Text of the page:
Speak of “political detainees” and one might think of political fixing by the PAP. Yet, sons of political dissidents have come forth to fight for the PAP banner. Strange, right?
Meet Mr. K. Muralidharan Pillai and Ong Ye Kung. Both their fathers were Barisan Socialis members, the opposition party to the PAP back in the young days of Singapore. For that matter, shouldn’t the party have considered such political history and hence not fielded them in the first place? It would even be considered strange from a political standpoint: why introduce candidates of such political lineage? One could even add Dr. Janil Puthecheary, whose dad was detained by the ISA before.
Is the past important? Yes it is, but only for as long as it is relevant. Despite probably family influence with respect to the political values of these candidates, they were still willing to be fielded under the PAP banner. Perhaps it signals what the PAP stands for?
Personally, I have always thought the PAP to be very anomalous in politics. Classify it as a “left” party and one sees its conservative side towards aspects of minority representation. Classify it “right” and one notices how Medishield Life is essentially compulsory health insurance for everyone. The first terms that come to mind for the PAP are probably “meritocracy”, “pragmatism”, “incorruptibility” and “hard-nosed leaders”, none of which are particularly ideologically-charged terms that define parties internationally.
The fact that children of ex-political detainees somehow show up on the PAP slate is intriguing. The fact that these people could run for the PAP banner even if their political history proves otherwise is strong evidence for allegiance-blind meritocracy within the party itself.
Look back to 1984 and one finds Dr. Vivian Balakrishnan, being part of NUSSU back then, voiced out strongly against the Graduate Mothers’ Scheme. How did all these people, supposed dissidents or sons of dissidents of the ruling party of the day, end up being under the fold of the ruling party?
I never had a concrete answer, but I would like to hypothesise that this is consistent with Kishore Mahbubani’s idea of the “Big Tent” approach. In simple terms: if you have good ideas and have potential, join the government and show how your reforms will indeed benefit Singapore as a whole. Dr. Vivian Balakrishnan has indeed proven his worth, such as being singled out for praise during the National Day Rally for the handling of the climate change talks in Lima, but also for the fact on how Smart Nation has been growing with a push towards a more citizen-involved society, as he writes in his blog on citizens needing to be engaged about the country’s happenings.
No matter how one tries to look at this, it shows that the PAP is welcoming towards good people for as long as they have ideas moving forward. This is probably the most apolitical thing to say, but it is consistent with the fundamental values of meritocracy, pragmatism and honesty.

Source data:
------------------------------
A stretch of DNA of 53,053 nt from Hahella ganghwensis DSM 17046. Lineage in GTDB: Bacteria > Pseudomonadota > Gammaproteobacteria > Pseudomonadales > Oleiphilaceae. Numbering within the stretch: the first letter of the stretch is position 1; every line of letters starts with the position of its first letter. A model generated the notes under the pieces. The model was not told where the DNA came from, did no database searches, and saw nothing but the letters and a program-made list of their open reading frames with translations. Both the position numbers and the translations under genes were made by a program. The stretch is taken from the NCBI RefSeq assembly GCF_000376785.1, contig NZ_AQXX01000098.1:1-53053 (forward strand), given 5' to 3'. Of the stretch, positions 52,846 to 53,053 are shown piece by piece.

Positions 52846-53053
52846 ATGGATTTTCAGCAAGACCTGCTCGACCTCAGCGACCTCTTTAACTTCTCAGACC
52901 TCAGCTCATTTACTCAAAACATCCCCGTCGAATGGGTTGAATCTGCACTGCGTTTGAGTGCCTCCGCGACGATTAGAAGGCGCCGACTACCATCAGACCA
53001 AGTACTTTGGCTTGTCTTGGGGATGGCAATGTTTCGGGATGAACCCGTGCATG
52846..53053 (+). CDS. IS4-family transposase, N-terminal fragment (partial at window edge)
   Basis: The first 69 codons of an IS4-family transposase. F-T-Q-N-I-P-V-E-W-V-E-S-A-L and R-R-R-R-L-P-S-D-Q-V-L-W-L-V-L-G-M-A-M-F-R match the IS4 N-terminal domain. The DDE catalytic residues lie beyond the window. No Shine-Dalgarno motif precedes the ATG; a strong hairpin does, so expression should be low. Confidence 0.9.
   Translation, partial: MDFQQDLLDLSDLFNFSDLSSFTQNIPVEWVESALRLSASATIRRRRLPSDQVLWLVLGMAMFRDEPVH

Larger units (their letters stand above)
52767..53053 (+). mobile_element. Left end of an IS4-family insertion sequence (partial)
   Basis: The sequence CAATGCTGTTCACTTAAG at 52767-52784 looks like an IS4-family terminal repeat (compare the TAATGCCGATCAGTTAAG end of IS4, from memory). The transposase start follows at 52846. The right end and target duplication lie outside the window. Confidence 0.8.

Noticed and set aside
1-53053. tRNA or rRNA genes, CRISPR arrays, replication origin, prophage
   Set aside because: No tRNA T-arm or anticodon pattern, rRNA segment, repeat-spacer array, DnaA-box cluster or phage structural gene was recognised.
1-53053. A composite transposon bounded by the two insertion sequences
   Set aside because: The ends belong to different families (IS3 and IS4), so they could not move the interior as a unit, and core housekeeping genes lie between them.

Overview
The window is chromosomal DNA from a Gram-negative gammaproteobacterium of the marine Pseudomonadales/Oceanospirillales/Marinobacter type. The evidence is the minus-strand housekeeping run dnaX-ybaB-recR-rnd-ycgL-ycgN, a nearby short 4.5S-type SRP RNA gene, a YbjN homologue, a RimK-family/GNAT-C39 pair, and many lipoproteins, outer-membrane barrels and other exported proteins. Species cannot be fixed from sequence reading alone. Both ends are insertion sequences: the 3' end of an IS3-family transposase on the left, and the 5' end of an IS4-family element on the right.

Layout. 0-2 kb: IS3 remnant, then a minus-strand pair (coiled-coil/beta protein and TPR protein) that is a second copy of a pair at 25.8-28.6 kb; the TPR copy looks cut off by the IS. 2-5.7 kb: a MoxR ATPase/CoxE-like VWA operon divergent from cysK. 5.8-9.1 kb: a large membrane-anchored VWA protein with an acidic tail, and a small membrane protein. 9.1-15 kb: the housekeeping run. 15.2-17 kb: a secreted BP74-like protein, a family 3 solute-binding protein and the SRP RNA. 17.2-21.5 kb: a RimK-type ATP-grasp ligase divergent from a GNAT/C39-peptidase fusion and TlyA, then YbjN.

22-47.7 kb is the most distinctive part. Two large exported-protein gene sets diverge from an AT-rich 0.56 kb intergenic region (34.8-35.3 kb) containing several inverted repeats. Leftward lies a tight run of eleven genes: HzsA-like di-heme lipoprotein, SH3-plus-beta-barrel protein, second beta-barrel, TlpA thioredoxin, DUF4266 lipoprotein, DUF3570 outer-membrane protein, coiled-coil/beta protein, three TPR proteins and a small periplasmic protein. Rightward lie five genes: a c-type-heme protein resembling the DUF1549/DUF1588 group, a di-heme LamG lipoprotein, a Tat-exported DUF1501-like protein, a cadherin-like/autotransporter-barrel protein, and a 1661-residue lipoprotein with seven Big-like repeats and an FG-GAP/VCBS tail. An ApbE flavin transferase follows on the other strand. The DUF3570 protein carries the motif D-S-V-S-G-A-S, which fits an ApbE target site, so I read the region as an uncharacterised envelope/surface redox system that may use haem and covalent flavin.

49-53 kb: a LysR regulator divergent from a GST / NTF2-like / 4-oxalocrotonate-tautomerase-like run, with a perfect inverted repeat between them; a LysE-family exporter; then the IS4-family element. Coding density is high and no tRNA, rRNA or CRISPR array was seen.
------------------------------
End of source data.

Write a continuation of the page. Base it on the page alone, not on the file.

There are insights that can be learnt about the PAP from these episodes. One, that the PAP is unafraid to recruit rivals, change their candidate line-up and convince them to contribute if they think that they are of value to the country. The current slate of candidates the PAP has unveiled would defy conventional expectations. Most from the public sector? Not at all, most come from the private sector this time round. How many high flyers from the civil service? This time round, there are only three. They have listened to both the people and outside ideas and have assembled a rather fascinating line-up.
Two, the PAP needs to think about a dilemma with the younger generation. A younger generation does not subscribe to the idea of “pragmatism” and the obsession of survival in lieu of the progress Singapore has made. There is a tendency to want pluralism and diversity. The PAP’s answer to this has been the “big tent” — internal diversity. Yet some voters want external diversity. They believe the PAP does not have all the answers and would rather have a co-driver in Parliament, as per many typical two-party systems. It is a dilemma because the PAP has actually thought of the issue about opposition representation and has sought to deal with this through the NMP and NCMP schemes. The NMP scheme has largely been successful, with Walter Woon’s private member bill being passed and NMPs generally sharing good ideas in Parliament that politicians normally cannot utter. The NCMP scheme has changed from three opposition members to nine, but such schemes have not convinced voters into believing that the PAP listens to opposing voices, even if it actually does through the changes it has implemented.
Watching the PAP is akin to watching Bayern Munich at times: convincing the best possible players to join it to stay the best.
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